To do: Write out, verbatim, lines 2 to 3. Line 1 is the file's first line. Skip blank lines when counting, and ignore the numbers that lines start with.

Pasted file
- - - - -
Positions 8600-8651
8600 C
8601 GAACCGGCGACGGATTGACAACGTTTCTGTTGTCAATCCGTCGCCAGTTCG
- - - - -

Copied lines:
8600 C
8601 GAACCGGCGACGGATTGACAACGTTTCTGTTGTCAATCCGTCGCCAGTTCG